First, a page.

Mid-season MVP's

Driver, Kampman are top players so far; good and not-so-good surprises

Halfway through the 2006 season and the Green Bay Packers are 3-5. Looking back at losses to St. Louis, New Orleans and Buffalo, this season already has a taste of what could've been? Each of those games the Packers could've/should've won, but found ways to lose. Honestly, we weren't expecting much from this group this season. Not with a rookie head coach and little talent.

However, in some ways this team has teased us into thinking it could be at least 4-4. It's been an up-and-down season with many things going right and wrong. The right things are players like Aaron Kampman and Greg Jennings. The bad things are like Kabeer Gbaja-Biamila. Below is a look back at the halfway point of the season. We'll look at the surprises good and bad, top rookies and MVPs of the team so far.

Brett Favre can always be the pick, but let's go with Donald Driver. Despite not having any proven wide receiver to start the season, Driver has continued to be Favre's go-to guy with team highs in catches (50) and yards (447). If Driver continues his pace, he'll become the third player in team history to catch 100 passes in a season, joining Sterling Sharpe and Robert Brooks.

Any doubt it's Aaron Kampman? Many raised their eyebrows when the Packers signed Kampman to a $21 million deal in the off-season. Now, it looks like a bargain. Kampman leads the NFL with 9 1/2 sacks and has truly worked his way into the penthouse among top defensive ends. He always could play the run, now he's lethal as a pass rusher. It'll be interesting to see what happens in the second half as teams focus more and more on him.

Ahh, let's see. Greg Jennings or Greg Jennings? There's nobody else, although guards Jason Spitz and Daryn Colledge get better week by week. Jennings has given Favre a true No. 2 receiver, who can strike for the big play (17.2 yards per catch). Once on pace to break Sharpe's rookie record for catches (55), Jennings has been slowed in recent weeks with an ankle injury. Nonetheless, the 37th pick in the draft is proving to be a rookie star. Imagine the passing game without this kid. Yikes!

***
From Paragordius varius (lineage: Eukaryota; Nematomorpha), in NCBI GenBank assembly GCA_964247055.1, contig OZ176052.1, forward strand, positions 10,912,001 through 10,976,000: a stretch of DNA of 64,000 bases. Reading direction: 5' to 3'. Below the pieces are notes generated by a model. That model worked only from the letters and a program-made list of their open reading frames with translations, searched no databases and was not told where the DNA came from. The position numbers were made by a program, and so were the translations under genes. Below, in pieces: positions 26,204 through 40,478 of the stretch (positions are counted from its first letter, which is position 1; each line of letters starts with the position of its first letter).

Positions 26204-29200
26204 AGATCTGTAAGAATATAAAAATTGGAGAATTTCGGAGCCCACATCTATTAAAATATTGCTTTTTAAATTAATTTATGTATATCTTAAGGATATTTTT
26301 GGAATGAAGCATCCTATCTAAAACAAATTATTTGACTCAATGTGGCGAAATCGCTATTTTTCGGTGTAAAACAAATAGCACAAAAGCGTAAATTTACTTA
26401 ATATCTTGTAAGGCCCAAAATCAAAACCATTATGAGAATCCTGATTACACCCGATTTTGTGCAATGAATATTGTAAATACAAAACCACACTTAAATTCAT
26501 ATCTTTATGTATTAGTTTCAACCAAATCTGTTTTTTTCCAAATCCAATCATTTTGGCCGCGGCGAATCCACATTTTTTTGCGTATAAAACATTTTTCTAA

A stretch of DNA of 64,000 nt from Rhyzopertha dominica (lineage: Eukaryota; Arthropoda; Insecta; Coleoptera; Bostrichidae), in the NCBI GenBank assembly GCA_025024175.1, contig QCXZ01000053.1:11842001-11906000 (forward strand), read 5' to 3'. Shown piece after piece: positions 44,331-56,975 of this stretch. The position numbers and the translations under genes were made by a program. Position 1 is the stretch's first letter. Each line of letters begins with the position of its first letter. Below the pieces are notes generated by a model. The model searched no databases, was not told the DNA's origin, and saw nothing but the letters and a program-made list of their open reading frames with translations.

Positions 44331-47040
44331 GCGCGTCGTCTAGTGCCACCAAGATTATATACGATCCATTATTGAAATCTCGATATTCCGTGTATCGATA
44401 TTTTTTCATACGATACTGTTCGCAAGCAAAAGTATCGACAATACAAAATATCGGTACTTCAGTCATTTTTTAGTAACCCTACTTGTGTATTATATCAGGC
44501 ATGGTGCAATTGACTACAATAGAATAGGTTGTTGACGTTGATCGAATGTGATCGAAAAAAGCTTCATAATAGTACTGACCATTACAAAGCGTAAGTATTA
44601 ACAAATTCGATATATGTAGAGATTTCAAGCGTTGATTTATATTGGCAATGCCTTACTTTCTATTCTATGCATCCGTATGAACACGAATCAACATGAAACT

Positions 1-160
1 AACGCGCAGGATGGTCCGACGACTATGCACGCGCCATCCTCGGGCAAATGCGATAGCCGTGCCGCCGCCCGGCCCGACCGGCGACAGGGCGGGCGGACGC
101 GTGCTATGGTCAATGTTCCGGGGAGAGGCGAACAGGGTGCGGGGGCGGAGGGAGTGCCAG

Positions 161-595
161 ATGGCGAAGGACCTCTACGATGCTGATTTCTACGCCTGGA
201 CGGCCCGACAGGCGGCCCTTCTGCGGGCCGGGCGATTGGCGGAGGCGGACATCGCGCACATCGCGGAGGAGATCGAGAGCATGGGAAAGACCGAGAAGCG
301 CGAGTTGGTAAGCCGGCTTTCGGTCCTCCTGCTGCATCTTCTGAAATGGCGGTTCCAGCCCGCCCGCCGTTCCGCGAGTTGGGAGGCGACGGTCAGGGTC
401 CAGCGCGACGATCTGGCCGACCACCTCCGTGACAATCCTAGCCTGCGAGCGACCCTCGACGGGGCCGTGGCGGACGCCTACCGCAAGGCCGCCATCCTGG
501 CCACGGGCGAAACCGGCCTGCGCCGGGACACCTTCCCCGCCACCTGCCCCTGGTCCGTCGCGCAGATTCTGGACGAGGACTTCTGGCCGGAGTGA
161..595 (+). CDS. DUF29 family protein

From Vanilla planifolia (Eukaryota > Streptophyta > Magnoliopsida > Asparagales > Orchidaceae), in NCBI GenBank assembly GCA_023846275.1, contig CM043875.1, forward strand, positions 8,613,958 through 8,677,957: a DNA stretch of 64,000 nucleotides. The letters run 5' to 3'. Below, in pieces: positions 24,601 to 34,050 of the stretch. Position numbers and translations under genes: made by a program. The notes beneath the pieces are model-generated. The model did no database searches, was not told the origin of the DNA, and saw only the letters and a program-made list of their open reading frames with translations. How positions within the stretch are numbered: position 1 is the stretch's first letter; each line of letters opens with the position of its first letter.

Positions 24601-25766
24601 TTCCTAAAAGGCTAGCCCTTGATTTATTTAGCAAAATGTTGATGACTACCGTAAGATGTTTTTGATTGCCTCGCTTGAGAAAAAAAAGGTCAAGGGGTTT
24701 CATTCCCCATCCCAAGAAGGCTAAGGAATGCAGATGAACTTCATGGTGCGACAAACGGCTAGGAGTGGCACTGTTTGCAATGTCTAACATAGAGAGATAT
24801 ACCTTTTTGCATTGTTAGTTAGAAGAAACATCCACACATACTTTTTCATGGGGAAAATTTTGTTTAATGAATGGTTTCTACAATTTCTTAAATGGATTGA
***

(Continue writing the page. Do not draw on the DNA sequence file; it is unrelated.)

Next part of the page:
This is as easy as picking Jennings for the rookie offensive MVP. Linebacker A.J. Hawk leads the team with 73 tackles and rarely makes a mistake. Has he displayed big-play potential all the time? No, but Nick Barnett is positioned to be the impact linebacker on this defense. Hawk will get better every week and be a star in short time.

-- The kicking game. The Packers didn't re-sign Ryan Longwell and they cut B.J. Sander. In their place, the Packers selected unproven kicker Dave Rayner and punter Jon Ryan. Both have done well. Rayner is 12 of 16 in field goal attempts, and was jipped out of a team-record 55-yard field goal in Miami via penalty. He's been steady. Ryan is averaging 45.9 yards per punt, which would look better if his net wasn't 34.8.

-- Running game. After a rough start in the zone-blocking scheme, the Packers have had three different running backs rush for 100 yards in a game, and Ahman Green has a string a three straight 100-yard games entering this weekend's game at Minnesota. Furthermore, Green is on pace for another 1,000-yard season and that was certainly not a guarantee after suffering a season-ending tendon injury last year.

-- Brett Favre. Although he threw two INTs last week, he has just seven halfway through the season. He has displayed discipline this season, something he lacked last year.

-- Kabeer Gbaja-Biamila. He continues to be a non-factor on a weekly basis. Yeah, maybe he makes a play here and there but he's not an asset on defense. He has three sacks.

-- Bubba Franks. He has taken a backseat to David Martin as the receiving tight end. Franks has 12 catches for 123 yards. No longer is he a threat in this passing game.

-- Marquand Manuel. The Packers inked him to a five-year, $10 million deal to replace Mark Roman and who does he remind us of? Mark Roman. He misses tackles and is late on pass coverage. Why five years for this guy?

-- Special teams. The coverage units stink. No other way to say it. If the units don't improve in the second half, Mike Stock has to go. As a special teams coach he hasn't figured a way to cover a kick (see Ryan's net punting average) or produce a good return.

Doug Ritchay

Doug Ritchay is a longtime sportswriter and former Packers beat writer for the Green Bay News-Chronicle. E-mail at dritchay@sbcglobal.net.

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